Our Lord had no design of constructing a system of truth in intellectual forms. The truth of the moment in its relation to him, The Truth, was what he spoke. He spoke out of a region of realities which he knew could only be suggested — not represented — in the forms of intellect and speech. With vivid flashes of life and truth his words invade our darkness, rousing us with sharp stings of light to will our awaking, to arise from the dead and cry for the light which he can give, not in the lightning of words only, but in indwelling presence and power.
I came to the end of Irrational Man: A Study in Existential Philosophy, and feel that my engagement with the author and his theses has barely begun. The insights about eternal human longings down through the ages, and even small details about the lives of individual thinkers, will be rattling around in my mind for a long time to come, and I hope to refer to some of them in the future.
In the meantime, I wanted to share here a few paragraphs from the concluding Part 4, “Integral vs. Rational Man.” The goal of the existentialists is here named as integration; not irrationality, as the book’s title might have led us to think. I’m sure the title Integrated Man would not have been nearly as memorable, and unfortunately, at least a couple of existentialists have descended into such irrationality that they were certainly insane.
“Existentialism is the counter—Enlightenment come at last to philosophic expression; and it demonstrates beyond anything else that the ideology of the Enlightenment is thin, abstract, and therefore dangerous. (I say its “ideology,” for the practical task of the Enlightenment is still with us: In everyday life we must continue to be critics of a social order that is still based everywhere on oppression, injustice, and even savagery—such being the peculiar tension of mind that we as responsible human beings have to maintain today.)
“The finitude of man, as established by Heidegger, is perhaps the death blow to the ideology of the Enlightenment, for to recognize this finitude is to acknowledge that man will always exist in untruth as well as truth. Utopians who still look forward to a future when all shadows will be dispersed and mankind will dwell in a resplendent Crystal Palace will find this recognition disheartening. But on second thought, it may not be such a bad thing to free ourselves once and for all from the worship of the idol of progress; for utopianism — whether the brand of Marx or of Nietzsche — by locating the meaning of man in the future leaves human beings here and now, as well as all mankind up to this point, without their own meaning.
“If man is to be given meaning, the Existentialists have shown us, it must be here and now; and to think this insight through is to recast the whole tradition of Western thought. The realization that all human truth must not only shine against an enveloping darkness, but that such truth is even shot through with its own darkness may be depressing, and not only to utopians. But it has the virtue of restoring to man his sense of the primal mystery surrounding all things, a sense of mystery from which the glittering world of his technology estranges him, but without which he is not truly human.”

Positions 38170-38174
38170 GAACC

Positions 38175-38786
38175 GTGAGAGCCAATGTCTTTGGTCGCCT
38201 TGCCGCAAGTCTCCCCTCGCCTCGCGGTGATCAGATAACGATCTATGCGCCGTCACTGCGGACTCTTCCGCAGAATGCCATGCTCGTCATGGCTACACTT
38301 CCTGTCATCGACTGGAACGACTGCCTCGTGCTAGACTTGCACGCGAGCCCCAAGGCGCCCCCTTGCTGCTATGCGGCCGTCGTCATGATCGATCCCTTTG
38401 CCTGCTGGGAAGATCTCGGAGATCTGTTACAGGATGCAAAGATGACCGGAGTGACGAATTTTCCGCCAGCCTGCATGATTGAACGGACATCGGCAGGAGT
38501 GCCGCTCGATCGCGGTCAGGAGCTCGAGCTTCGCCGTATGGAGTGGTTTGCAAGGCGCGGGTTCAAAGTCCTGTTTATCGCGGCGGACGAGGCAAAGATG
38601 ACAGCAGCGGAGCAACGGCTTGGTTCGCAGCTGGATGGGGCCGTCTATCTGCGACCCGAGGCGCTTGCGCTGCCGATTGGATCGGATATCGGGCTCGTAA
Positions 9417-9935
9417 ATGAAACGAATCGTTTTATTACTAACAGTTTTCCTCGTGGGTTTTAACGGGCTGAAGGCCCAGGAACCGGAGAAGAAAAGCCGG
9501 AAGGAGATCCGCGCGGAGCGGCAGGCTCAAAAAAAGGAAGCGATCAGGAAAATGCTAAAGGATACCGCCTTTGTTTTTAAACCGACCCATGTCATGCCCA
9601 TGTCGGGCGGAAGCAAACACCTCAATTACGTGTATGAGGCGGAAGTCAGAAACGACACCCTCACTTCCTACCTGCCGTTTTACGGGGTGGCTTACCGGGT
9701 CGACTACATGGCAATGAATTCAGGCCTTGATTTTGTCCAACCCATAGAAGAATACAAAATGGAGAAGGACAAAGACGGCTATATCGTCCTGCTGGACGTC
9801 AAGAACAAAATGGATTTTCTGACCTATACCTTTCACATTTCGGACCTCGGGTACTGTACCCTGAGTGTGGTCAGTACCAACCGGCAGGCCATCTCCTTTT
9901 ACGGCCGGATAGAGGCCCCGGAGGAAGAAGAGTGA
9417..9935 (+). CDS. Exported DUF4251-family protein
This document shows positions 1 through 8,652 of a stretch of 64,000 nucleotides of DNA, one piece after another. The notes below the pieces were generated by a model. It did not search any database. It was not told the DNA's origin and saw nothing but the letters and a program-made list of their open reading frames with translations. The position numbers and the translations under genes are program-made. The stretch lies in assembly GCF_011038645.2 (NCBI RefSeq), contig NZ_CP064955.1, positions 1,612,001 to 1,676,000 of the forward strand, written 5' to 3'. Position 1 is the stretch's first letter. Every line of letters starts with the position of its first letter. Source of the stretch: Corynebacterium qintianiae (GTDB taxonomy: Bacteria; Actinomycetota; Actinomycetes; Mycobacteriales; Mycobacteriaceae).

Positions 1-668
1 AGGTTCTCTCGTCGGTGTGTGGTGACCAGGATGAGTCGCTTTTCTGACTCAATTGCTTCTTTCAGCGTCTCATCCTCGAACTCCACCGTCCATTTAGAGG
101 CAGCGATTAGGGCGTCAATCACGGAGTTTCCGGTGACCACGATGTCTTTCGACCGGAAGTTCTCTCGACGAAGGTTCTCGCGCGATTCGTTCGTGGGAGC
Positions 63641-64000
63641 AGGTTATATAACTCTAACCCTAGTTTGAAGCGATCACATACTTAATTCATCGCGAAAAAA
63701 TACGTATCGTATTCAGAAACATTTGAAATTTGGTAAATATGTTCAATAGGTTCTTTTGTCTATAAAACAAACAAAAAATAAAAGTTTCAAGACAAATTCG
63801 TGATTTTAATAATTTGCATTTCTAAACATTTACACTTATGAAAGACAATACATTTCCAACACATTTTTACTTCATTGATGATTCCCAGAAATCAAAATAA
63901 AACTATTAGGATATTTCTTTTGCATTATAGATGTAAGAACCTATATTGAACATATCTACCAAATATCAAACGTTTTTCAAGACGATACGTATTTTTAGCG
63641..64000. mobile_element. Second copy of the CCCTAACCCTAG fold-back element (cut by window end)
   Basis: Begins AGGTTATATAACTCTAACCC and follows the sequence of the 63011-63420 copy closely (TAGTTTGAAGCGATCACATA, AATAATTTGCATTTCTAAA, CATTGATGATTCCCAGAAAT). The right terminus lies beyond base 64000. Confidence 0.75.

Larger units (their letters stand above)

“A lie seeks to make true something that has no true existence. It is an ‘alternate,’ make-believe universe to the one in which we live. Our desire for alternatives (and our fear of reality) are among the many motivations behind lies. It is revealing, however, to think about the nature of lies (which also reveals the nature of the truth). It is, at the very least, a matter of existence.”
“That which is true, is that which truly exists. As such, it is always its own strongest argument. If it truly exists, it will continue whether I believe in it or not. The truth does not require ideology. This carries the corollary of a lack of anxiety. If the truth abides, whether I believe it or not, then I am not bound to ‘make it so’ through the efforts of a culture war. It is, rather, for me to live it, to give thanks for it, and enjoy its fruit in the world.”
“In you the Church of Christ is alive and free. In her, we move and live through Christ, Who is her Head, and have full freedom, because we learn the Truth and the Truth makes us free. You are in Christ’s Church whenever you uplift someone bent down in sorrow, when you help someone elderly walk more easily, or when you give alms to the poor and visit the sick.
“You are in Christ’s Church when you cry out, ‘Lord, help me.’ You are in Christ’s Church when you are patient and good, when you refuse to get angry with your brother, even if he has wounded your feelings. You are in Christ’s Church when you pray, ‘Lord, forgive him.’ When you work honestly at your job, returning home weary in the evenings but with a smile upon your lips, bringing with you a warm and kind light; when you repay evil with love—you are in Christ’s Church.
“Do you not see, therefore, my friend, how close the Church of Christ is? You are Peter and God is building His Church upon you. You are the rock of His Church against which no one and nothing can prevail, because you are a liberated rock—a soul that is fulfilled within His Church… Let us build churches, my friend. Let us build churches from the depths of our hearts ablaze with the light of the Sun of Righteousness, Who is Christ Himself, Who has told us that by faith we are free from sin. Let us build the churches of our faith which no human power can pull down, because the ultimate power of the Church is Christ Himself.”
+Father George Calciu, confessor of the Romanian Church; from Interviews, Homilies, and Talks